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Religious Studies

Sikhism: prejudice and discrimination

Women’s rights

Sikh women

Sikh women outside a Gurdwara in The UK

Sikh women have equal rights to men because Waheguru [Waheguru: A Punjabi term used in Sikhism to refer to God. ] is neither male nor female.

Sikh women can become:

  • Granthi (a reader of the Guru Granth Sahib Ji [Guru Granth Sahib: Primal collection of Sikh Scriptures, compiled by Guru Arjan and given its final form by Guru Gobind Singh. ] in a gurdwara [Gurdwara: Sikh place of worship. Literally, the 'doorway to the Guru'. ] and a conductor of services)
  • Ragi (musician in the gurdwara)
  • a member of the Khalsa (community of the pure)

A woman is free to choose her position in the Sikh community and, particularly in the West, more Sikh women now choose to follow a career or get a university education.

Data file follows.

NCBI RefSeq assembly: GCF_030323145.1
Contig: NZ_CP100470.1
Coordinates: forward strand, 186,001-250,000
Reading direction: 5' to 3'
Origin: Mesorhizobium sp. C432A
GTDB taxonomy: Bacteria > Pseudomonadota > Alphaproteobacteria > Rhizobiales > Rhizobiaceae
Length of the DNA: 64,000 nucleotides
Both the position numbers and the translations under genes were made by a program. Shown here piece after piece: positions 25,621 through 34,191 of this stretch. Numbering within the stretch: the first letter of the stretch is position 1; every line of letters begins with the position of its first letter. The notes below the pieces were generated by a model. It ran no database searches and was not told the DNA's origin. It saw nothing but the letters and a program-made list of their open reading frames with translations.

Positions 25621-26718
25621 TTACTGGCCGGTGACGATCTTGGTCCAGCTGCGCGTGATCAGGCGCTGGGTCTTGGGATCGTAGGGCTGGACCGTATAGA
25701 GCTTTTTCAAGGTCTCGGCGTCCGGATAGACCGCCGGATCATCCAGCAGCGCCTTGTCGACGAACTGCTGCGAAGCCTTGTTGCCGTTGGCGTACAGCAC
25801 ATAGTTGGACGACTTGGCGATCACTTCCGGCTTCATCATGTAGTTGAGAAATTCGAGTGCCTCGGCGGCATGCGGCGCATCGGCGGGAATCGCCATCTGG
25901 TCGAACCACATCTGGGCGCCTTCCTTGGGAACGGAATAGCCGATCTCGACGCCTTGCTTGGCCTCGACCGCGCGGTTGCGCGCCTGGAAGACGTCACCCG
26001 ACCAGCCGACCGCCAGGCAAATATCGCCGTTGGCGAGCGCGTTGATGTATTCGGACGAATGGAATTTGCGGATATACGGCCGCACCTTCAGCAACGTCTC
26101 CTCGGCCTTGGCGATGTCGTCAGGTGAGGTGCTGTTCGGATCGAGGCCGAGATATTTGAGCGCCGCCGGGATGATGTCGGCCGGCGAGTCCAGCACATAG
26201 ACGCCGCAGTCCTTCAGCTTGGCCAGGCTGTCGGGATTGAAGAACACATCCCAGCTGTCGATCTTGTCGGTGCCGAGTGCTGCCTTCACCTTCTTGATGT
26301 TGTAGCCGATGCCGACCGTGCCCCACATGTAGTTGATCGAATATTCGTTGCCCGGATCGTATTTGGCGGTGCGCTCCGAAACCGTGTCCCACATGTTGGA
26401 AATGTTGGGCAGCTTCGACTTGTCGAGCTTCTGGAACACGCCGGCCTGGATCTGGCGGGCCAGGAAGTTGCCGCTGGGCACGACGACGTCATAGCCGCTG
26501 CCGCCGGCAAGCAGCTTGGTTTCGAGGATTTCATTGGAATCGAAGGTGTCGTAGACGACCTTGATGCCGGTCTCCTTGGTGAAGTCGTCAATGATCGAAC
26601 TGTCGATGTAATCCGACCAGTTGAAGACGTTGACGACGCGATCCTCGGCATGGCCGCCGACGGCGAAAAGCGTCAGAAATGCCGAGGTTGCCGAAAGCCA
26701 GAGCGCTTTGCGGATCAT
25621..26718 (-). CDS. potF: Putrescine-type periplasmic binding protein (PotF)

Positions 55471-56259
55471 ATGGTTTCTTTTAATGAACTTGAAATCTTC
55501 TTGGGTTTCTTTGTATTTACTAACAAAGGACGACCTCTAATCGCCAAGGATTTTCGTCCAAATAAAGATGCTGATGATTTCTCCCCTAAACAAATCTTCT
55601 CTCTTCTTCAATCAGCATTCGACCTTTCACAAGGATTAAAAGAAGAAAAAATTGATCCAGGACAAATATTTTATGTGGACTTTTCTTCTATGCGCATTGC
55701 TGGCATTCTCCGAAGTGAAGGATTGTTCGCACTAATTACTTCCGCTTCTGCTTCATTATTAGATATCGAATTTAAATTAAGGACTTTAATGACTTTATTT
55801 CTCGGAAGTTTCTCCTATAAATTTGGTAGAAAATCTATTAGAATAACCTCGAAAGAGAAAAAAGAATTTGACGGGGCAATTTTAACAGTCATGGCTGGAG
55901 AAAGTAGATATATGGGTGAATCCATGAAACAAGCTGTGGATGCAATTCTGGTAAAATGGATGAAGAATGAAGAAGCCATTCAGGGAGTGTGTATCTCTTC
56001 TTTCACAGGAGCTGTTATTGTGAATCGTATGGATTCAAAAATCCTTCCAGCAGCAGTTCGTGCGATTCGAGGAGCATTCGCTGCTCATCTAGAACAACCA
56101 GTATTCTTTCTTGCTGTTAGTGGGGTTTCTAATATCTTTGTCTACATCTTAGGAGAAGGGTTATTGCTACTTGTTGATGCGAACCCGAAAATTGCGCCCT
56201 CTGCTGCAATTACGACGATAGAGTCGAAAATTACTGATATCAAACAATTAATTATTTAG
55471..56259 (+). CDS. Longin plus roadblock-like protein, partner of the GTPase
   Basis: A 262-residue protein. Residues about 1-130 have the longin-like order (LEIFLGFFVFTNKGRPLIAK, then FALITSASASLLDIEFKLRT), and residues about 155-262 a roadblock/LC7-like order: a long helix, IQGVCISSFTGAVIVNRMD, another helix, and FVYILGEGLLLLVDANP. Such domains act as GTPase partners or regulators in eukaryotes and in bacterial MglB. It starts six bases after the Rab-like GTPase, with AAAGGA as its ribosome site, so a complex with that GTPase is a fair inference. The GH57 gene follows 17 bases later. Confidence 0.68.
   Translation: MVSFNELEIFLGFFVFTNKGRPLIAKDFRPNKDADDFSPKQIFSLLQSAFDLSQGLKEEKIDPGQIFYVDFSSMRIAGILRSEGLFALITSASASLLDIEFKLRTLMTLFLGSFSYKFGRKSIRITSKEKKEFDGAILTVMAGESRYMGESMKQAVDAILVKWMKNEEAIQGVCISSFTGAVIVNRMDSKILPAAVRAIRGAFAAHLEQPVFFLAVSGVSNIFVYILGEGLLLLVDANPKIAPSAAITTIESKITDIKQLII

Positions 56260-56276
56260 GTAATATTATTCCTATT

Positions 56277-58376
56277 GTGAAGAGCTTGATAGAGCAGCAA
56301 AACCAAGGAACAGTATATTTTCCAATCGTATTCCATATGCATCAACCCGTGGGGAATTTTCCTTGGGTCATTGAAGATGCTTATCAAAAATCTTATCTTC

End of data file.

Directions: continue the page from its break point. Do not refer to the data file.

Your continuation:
The Gurus’ teaching on the role of women

The prejudice often experienced by women in Indian society was frowned upon by the Gurus:

We are conceived and born from women. Woman is our life-long friend and keeps the race going. Why should we despise her, the one who gives birth to great men?’

Guru Granth Sahib Ji

The role of women in the gurdwara is increasing because of a policy initiated by the Gurus. The reason many women did not assist with Sikh ceremonies in earlier times was more due to the general prejudices [Prejudice: An opinion about something or someone not based on fact. ] of the period, than any sexist [Sexism: Discrimination based on a person's gender. ] belief.

Back to Prejudice and discrimination index

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